CM 3 #2 Math in the Charlotte Mason Homeschool with Amy Fischer
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CM EP 2
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Math and the Charlotte Mason Homeschool
By Amy Fisher, from AroundTheThickett.com
How do you do math the Charlotte Mason way? Math and the Charlotte Mason homeschool can feel like an outlier. You may not use beautiful living books. There might even be worksheets. It can be difficult to understand how to bring what is often seen as a dry systematic subject into the full vibrant life that we expect from our literature and history homeschool lessons.
If we happen to have negative experiences with math as children ourselves, this is doubly challenging. But while we may feel discord between math and the rest of our Charlotte Mason homeschool, Charlotte Mason herself did not view math as a separate, unfortunately necessary, subject. And while she did not write nearly as much about math as about other subjects, there is much more in her writing that unifies math with the rest of the curriculum than defines it.
In this audio blog, I have attempted to draw together these unifying ideas about math in the Charlotte Mason homeschool. When we understand the principles, it is easier to understand why and how to teach math in our homeschools.
So, what does Charlotte Mason say about math? Well, Charlotte Mason makes several mentions of math throughout her publishes volumes. There are two places where she talks about the subject at length. In her first published work, she includes a chapter named, Arithmetic, where she explores why children should learn math and how it should be taught in the earlier years of formal schooling.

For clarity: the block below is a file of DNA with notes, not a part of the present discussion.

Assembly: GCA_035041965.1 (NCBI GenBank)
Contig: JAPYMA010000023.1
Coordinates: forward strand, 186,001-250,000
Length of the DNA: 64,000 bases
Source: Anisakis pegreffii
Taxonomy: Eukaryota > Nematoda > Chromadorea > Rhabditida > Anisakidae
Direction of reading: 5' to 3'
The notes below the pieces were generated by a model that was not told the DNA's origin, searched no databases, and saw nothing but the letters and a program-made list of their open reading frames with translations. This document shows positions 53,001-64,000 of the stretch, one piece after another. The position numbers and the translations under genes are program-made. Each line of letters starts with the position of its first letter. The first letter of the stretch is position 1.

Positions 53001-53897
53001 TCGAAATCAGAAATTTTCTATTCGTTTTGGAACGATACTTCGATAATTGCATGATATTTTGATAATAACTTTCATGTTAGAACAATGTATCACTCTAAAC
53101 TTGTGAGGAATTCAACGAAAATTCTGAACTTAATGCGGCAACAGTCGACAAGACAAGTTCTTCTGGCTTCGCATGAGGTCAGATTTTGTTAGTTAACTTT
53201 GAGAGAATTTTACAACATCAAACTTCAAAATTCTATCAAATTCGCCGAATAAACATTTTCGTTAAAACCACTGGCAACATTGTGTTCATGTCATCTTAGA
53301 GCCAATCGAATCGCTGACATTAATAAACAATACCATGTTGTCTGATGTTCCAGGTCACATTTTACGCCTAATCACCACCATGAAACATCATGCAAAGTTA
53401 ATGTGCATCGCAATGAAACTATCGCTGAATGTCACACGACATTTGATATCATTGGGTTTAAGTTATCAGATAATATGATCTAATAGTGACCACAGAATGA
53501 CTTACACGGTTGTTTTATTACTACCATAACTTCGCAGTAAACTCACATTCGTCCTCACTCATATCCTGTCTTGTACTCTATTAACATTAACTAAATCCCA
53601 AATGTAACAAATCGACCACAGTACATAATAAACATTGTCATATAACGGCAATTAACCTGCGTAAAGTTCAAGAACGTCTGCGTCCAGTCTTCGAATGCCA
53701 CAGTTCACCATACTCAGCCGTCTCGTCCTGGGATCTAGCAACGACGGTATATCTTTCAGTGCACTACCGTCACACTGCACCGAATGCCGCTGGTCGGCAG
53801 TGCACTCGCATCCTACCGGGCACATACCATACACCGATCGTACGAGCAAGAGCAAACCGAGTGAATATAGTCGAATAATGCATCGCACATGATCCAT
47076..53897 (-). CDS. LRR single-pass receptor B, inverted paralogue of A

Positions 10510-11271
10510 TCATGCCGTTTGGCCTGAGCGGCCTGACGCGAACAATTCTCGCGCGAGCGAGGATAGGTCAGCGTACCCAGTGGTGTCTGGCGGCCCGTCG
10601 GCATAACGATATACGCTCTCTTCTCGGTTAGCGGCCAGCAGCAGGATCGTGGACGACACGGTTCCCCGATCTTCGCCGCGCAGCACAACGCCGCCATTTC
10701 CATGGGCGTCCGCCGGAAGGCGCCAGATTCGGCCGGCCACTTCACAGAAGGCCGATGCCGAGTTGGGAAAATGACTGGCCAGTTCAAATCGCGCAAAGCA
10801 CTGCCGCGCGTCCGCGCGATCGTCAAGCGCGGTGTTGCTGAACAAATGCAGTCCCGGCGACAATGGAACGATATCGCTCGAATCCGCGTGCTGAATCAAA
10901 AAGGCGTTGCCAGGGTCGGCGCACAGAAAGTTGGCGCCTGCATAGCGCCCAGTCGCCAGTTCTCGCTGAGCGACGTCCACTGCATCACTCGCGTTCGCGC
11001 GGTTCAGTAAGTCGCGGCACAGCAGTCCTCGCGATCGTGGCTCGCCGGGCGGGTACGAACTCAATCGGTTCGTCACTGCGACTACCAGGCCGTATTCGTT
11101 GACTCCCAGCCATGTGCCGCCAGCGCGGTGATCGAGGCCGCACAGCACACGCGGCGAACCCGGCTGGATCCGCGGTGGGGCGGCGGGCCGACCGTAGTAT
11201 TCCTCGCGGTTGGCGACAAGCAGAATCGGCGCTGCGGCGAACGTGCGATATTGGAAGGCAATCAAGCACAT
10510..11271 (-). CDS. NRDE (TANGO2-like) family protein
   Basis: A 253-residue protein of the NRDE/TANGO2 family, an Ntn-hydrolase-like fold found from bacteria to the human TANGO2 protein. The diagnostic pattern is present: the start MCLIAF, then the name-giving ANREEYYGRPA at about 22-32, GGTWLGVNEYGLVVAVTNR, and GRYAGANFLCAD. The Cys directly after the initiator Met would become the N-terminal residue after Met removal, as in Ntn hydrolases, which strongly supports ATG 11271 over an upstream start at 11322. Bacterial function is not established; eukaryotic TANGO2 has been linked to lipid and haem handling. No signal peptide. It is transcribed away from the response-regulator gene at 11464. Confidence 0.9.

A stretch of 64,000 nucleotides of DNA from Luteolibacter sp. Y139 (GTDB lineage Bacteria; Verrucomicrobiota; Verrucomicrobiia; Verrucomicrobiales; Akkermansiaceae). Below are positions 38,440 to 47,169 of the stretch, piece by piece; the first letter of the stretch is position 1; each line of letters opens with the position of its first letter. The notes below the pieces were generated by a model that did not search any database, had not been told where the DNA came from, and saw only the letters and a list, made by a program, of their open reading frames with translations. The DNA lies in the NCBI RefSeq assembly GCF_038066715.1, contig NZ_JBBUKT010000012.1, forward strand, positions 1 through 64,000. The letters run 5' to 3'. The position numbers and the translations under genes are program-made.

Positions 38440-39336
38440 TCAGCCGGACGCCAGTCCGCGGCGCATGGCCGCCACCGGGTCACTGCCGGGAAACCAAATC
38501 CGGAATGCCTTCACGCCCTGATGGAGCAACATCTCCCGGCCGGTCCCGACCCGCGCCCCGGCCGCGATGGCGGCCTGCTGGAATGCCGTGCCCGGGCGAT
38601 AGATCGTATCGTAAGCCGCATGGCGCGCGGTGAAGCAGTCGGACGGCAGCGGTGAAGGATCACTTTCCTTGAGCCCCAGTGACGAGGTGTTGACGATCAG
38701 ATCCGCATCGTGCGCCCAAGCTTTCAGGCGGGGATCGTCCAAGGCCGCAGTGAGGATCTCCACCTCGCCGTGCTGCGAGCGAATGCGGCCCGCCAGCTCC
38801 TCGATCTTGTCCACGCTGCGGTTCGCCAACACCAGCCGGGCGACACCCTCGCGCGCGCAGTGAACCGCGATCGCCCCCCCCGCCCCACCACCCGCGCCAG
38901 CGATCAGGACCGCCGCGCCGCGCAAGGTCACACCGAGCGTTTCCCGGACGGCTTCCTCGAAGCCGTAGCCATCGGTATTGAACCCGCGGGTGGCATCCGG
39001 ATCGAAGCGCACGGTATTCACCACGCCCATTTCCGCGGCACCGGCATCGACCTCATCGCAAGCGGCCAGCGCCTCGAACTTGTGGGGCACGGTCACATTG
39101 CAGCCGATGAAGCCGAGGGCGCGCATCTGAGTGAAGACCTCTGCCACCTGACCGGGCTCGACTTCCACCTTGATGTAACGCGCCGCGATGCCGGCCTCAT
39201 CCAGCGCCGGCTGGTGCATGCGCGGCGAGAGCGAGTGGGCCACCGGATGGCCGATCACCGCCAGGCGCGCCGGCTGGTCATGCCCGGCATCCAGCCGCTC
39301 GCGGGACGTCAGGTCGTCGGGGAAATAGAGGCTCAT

In her sixth and final published book, Charlotte Mason includes a section on mathematics in the chapter, The Knowledge of the Universe. As in her first volume, Charlotte Mason considers why mathematics should have a place in the curriculum. From these two chapters, we can start to put together the key principles behind teaching math in the Charlotte Mason homeschool. These principles show us the similarities between math and other subjects we teach, which is encouraging and helpful if we don't feel confident, or if we're unsure where to begin.
I'd like to share three of the most important principles that Charlotte Mason gives us for teaching math.
Principle one. We should study math because it is beautiful and true. I spent a couple of semesters at college as a math education major. In one class, I distinctly remember a professor asking why children should learn math. I promptly replied, so they can learn logical thinking and reasoning skills, or something to that effect, at least.
In Home Education, Charlotte Mason says something similar. Math contributes to our reasoning skills. However, by the time she published Philosophy of Education, her thinking had shifted. Math is not a utilitarian subject. It's not something to study because it will make us smarter or more logical, or get us ahead in life. We study math because it is beautiful and true, and because the subject is yet another avenue towards the knowledge of God, the most important knowledge we could possibly have.
Math is lawful and ordered. God is lawful and ordered. Charlotte Mason writes, in Philosophy of Education, that it is a great thing to be brought into the presence of a law, of a whole system of laws, that exist without our concurrence. That two straight lines cannot enclose a space is a fact which we can perceive, state, and act upon, but cannot in any wise alter, should give to children the sense of limitation which is wholesome for all of us, and inspire that Sursum Corda which we should hear in all natural law.